If you asked me to write a post prior to January 7, 2010 on overcoming an injury, I couldn’t do it. At 27 years old, after being a 3 sport athlete through high school, a gym junkie through college, and a go-getter competing in half marathons, a duathlon, and a triathlon after grad school, I had never had an injury. Not one. I never had to sit on the bench, see a physical therapist, or even ice a joint more than a handful of times. I was very, very lucky, and proud that I took such good care of my body by constantly stretching and cross training.
Then somewhere during my triathlon training I felt a twinge in my hip that got worse and worse as I continued to train and race. Fast forward about 6 months and I scheduled surgery to repair my torn hip labrum. I’m not going to lie: I freaked out. Every day leading up to surgery I grappled with the fact that I’d be on the couch for 2 weeks and on crutches, and then scheduled for physical therapy (which I always thought was a joke that didn’t help you recover). Unfortunately, surgery didn’t go the way we hoped and my labrum repair had me on the couch and on crutches for six weeks, and unable to start physical therapy for three months. That was the least of my concerns. Just four days after my surgery, I got a debilitating blood clot in my calf that felt like a gunshot to my leg. I was now faced with two “injuries” to overcome, and slowly but surely the spring after my surgery I started PT and learned how to regain my strength. I take back every negative thing I ever said about physical therapy – it saved me. It gave me the courage to get stronger and retrain my body to get back on track.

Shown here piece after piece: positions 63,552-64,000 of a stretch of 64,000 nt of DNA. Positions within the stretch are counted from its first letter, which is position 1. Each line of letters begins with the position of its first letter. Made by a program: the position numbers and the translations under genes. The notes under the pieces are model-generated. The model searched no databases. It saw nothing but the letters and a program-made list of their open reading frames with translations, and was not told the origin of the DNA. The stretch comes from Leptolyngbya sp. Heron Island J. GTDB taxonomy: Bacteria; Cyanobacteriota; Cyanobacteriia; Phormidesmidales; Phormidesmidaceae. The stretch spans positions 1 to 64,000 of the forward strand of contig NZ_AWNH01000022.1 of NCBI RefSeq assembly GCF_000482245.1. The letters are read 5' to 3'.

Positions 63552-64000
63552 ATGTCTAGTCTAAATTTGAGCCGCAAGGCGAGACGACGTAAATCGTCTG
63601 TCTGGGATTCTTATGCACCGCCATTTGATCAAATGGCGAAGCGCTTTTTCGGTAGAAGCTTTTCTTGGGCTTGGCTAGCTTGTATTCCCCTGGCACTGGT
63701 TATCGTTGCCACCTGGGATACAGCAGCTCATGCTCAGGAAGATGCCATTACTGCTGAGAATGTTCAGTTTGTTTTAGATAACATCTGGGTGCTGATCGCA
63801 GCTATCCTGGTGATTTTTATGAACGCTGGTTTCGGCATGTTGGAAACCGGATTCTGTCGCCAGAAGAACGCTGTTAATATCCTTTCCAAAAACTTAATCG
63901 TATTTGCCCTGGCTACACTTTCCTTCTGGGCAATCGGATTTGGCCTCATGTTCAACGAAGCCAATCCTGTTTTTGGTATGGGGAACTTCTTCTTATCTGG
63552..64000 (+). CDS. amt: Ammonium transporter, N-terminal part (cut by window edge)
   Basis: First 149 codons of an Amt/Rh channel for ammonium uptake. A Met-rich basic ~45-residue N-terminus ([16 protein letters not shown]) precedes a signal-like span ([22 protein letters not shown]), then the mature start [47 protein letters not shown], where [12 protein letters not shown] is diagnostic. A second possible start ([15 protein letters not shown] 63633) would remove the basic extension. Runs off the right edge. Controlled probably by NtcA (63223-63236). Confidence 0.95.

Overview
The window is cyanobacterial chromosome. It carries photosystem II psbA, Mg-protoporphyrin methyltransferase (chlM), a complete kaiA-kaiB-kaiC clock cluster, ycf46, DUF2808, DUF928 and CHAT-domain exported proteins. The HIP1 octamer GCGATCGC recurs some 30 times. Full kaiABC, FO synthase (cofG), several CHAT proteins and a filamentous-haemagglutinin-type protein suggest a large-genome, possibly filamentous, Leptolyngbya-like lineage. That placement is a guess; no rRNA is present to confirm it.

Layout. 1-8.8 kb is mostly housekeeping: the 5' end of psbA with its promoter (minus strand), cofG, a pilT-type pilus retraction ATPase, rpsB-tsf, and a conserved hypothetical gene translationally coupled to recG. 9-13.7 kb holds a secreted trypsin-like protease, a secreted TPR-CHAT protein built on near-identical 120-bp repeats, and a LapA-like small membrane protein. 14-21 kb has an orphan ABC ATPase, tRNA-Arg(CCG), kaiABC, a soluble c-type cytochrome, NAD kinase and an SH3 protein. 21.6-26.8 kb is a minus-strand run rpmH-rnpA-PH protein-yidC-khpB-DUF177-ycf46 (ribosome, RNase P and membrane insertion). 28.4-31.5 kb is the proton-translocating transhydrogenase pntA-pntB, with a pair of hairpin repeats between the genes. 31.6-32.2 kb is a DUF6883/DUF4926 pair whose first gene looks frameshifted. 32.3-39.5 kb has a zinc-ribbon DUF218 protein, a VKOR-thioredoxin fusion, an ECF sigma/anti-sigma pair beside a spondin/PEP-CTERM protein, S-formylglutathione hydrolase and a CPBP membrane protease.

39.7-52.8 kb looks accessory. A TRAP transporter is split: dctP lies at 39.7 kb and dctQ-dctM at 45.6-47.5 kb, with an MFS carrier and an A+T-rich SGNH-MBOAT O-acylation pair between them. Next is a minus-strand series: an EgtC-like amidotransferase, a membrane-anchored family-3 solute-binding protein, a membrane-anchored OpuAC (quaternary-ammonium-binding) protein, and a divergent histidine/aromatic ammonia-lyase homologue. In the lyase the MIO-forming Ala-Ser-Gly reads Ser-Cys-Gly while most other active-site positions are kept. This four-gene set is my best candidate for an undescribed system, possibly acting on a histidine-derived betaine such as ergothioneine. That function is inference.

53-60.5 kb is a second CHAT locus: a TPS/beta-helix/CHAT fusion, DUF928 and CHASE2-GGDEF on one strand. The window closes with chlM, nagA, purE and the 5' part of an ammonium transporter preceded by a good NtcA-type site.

Another setback came seven months after surgery when, after a long flight back from Europe, I woke up with stabbing lower back pain out of the blue. No MRI could explain what was wrong, and I spent the next six months – up until now – trying to find treatments to lessen the constant pain. I couldn’t believe my year: I had spent 27 years injury free and now this? Why was I having a year where all I faced were injuries? It felt like a joke the universe was playing on me, but I was ready to play back.
I learned in the past year that overcoming your injuries is about physical healing, yes. But more than anything, it is about mental healing. In the beginning of the year whenever I’d see someone outside for a run, or read blog posts about people competing in races, I’d have a pang of jealousy. “They don’t know how lucky they are,” I’d think. But it only made me feel worse. So with the help of my insanely positive and inspirational fiancé, I got my mind straightened out. I started to see my little victories, like increasing one pound in weight at physical therapy or taking a walk around the block, as really, really big victories. I started to think more positively about my situation and my progress. I started to reframe my mindset about my abilities. Sure, I was once the girl who could run 13 miles or swim ‘til her lungs were on fire, but I had to set those memories aside and build on that strength. I had to focus on the new me – the one who discovered strength I didn’t know I had. The one who learned how to overcome things that no book, blog, or words of wisdom could have ever prepared me for.
I’m still overcoming my injuries, and every day I’m getting stronger with less pain. I’m discovering new exercise I’m able to do – like Pilates – that I never tried before. But the biggest lesson I learned after the past year was that in order to heal my physical injuries in my hip and back, I had to start with my head. If you’re overcoming an injury, whether it is a long term one, or one that only has you sitting out for a day or two resting, know that changing your mind about the situation and focusing on positive progress is the only way to heal. If I can do it, so can you!